Buyers are concerned, for example, that accelerated vesting could cause valuable employees to leave after they cash-in from all their options right after the closing. Thus, options can lose their power as a retention tool. When agreements provide latitude to the board, or are silent, the strategic position of your company in negotiating with the acquiring company over the terms of the sale will often drive the terms of acceleration.
Timing Of Acceleration
The actual date of acceleration is generally the effective date of the merger or "qualifying event," which likely requires shareholder approval. Acceleration most commonly occurs at the moment just prior to the merger or "qualifying event."
The unvested options usually are not accelerated earlier than the date of closing in case the deal does not go through. Should the deal not close, your options will not be accelerated. Check your plan documents for guidance on the timing. When not specified, the timing of acceleration is at the board’s discretion.
ISO Acceleration Trap
Among the requirements for options to be ISOs, which are detailed in the FAQs on this website, is the rule that not more than $100,000 worth of ISOs can be "first exercisable" (i.e. available to be exercised for the first time) in any one year. The calculation for this limit is based on the value of the underlying stock when the options are initially granted. When acceleration of vesting due to a change in control causes more ISOs to vest in a single year, this can cause all of the newly vested options with a combined grant value over $100,000 to be NQSOs.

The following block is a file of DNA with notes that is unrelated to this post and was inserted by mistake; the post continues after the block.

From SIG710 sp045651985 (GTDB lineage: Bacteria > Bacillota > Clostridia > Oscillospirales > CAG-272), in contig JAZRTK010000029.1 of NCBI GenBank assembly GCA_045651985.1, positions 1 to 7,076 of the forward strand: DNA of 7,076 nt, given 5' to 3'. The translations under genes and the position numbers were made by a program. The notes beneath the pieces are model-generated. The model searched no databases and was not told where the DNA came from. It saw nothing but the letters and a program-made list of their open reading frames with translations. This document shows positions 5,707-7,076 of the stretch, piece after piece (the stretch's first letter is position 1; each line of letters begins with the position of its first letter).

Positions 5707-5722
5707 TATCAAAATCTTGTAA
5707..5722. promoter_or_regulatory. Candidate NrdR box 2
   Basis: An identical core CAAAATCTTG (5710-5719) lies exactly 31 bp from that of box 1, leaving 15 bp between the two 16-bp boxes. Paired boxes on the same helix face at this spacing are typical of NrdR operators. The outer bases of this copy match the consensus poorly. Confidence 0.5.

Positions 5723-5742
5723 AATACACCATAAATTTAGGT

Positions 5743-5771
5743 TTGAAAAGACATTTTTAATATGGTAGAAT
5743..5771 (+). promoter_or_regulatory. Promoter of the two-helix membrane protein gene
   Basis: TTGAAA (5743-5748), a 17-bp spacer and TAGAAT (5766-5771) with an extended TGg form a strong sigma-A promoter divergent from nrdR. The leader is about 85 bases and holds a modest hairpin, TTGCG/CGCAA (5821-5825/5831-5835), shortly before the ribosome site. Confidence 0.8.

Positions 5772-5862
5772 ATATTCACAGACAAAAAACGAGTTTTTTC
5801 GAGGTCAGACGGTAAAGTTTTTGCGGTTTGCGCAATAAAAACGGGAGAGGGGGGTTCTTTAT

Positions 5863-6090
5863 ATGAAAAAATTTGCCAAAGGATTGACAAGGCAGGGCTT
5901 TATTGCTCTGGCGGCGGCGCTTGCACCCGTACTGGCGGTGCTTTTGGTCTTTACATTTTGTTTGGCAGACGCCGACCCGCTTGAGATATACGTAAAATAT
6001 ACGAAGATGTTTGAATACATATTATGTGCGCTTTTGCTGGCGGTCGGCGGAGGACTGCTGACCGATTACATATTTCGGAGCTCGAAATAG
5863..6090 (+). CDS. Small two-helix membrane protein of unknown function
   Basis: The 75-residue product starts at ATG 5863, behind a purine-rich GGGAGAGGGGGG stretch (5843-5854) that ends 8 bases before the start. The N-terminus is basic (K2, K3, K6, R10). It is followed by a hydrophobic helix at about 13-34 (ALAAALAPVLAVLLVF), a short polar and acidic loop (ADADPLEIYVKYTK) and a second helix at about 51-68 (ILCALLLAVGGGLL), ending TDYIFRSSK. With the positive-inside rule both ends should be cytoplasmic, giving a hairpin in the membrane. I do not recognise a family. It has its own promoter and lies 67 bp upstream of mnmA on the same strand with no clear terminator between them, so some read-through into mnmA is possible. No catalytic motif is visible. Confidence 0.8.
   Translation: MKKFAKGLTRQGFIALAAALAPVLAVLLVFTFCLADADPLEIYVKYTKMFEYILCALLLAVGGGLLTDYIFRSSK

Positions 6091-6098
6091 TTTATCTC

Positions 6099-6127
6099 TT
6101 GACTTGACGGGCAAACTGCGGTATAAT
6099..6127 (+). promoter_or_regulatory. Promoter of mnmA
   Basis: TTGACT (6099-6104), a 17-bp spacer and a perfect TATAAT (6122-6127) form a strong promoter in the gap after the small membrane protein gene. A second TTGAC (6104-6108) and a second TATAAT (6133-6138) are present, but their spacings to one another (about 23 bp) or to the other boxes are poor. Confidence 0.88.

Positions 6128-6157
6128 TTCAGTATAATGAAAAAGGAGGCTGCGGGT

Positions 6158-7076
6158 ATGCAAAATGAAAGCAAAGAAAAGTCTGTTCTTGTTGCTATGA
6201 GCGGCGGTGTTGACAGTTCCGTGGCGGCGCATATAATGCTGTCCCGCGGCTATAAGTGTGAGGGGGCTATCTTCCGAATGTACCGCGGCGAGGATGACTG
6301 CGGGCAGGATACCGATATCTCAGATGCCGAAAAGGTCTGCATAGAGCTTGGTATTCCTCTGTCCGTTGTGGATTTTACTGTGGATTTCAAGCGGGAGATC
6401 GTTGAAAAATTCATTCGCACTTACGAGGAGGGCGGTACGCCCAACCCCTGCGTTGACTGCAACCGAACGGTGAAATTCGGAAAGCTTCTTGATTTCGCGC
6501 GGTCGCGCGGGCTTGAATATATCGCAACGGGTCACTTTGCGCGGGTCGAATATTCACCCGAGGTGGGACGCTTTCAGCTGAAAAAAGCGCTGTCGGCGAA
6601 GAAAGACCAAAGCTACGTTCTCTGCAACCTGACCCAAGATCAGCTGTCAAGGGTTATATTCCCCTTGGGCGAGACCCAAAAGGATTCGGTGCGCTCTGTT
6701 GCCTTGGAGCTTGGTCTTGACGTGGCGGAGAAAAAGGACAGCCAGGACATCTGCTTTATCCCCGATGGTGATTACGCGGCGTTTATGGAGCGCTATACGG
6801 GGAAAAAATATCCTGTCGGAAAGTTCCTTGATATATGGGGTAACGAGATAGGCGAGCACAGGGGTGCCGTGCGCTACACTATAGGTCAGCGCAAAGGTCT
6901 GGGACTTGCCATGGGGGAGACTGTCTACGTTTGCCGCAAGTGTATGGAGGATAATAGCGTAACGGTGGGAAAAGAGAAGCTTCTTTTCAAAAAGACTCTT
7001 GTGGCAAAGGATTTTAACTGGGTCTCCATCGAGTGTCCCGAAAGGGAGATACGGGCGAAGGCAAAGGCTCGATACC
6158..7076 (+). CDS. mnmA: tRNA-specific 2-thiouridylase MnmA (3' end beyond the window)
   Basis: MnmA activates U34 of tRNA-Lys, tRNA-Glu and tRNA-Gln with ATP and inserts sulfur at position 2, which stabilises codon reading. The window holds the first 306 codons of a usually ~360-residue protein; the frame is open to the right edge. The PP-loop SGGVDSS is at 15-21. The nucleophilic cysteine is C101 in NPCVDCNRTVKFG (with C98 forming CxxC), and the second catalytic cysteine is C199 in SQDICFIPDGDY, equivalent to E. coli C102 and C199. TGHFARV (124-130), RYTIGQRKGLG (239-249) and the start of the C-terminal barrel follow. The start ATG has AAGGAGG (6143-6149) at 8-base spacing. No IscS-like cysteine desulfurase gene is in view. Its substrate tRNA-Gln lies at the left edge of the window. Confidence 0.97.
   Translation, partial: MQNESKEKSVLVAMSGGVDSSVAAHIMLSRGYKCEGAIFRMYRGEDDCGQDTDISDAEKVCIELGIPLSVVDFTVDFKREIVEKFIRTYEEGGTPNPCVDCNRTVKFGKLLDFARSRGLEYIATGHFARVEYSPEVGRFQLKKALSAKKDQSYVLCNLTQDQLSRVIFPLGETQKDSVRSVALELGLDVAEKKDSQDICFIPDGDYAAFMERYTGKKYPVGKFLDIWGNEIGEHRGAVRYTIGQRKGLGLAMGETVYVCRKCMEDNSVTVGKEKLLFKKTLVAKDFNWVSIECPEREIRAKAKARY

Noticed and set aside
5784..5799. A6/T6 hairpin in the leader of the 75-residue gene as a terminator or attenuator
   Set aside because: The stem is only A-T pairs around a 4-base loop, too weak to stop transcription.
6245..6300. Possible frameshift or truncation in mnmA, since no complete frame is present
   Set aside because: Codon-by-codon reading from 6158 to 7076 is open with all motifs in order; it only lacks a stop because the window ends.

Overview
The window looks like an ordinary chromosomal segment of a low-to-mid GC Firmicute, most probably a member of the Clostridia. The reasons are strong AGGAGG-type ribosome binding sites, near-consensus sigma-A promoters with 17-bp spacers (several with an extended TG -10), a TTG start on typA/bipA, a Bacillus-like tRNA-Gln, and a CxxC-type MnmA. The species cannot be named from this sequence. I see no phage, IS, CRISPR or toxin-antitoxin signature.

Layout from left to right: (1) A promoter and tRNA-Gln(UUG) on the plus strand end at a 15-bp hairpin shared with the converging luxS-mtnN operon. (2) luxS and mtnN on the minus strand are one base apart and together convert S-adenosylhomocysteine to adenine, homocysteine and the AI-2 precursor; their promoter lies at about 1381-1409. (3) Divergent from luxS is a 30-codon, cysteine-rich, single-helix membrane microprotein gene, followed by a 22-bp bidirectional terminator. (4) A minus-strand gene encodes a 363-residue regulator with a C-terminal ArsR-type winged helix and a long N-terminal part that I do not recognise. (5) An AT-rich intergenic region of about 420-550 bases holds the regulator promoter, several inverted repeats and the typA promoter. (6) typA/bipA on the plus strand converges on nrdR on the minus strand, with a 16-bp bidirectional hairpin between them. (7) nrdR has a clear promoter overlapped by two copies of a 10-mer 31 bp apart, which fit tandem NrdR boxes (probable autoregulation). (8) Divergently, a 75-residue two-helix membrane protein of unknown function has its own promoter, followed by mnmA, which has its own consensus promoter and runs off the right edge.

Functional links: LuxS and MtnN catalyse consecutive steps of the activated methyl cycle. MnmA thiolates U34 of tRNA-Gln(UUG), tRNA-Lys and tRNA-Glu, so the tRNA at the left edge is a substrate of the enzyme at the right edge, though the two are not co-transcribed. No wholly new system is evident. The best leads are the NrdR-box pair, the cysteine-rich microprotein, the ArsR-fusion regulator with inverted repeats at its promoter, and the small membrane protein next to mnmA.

For example, if you originally had expected to vest $50,000 worth of ISOs this year, but because of an acceleration in vesting, you can now exercise $150,000 worth of ISOs for the first time this year, the newest $50,000 worth of the vesting stock options will convert to NQSOs if you do so.
You cannot cherry-pick which options become NQSOs. The order of conversion from ISO to NQSO in a multi-grant scenario (where the $100,000 limit is exceeded) is based on the age of the grant. The youngest grants are converted first. The earliest grants are accorded ISO treatment.
Although it's beyond the scope of this website, the acceleration of vesting may also cause problems under the IRS "golden parachute" rules for highly compensated executives or employees. If you are concerned that you may fall into this group, see a related FAQ and check with your employer. If your employer doesn't know the answer or informs you that you do fall into this category, seek professional tax advice.
Richard Lintermans is now the tax manager in the Office of the Treasury at Princeton University. When he wrote these articles, he was a director at the tax-only advisory firm WTAS in Seattle. This article was published solely for its content and quality. Neither the author nor his former firm compensated us in exchange for its publication.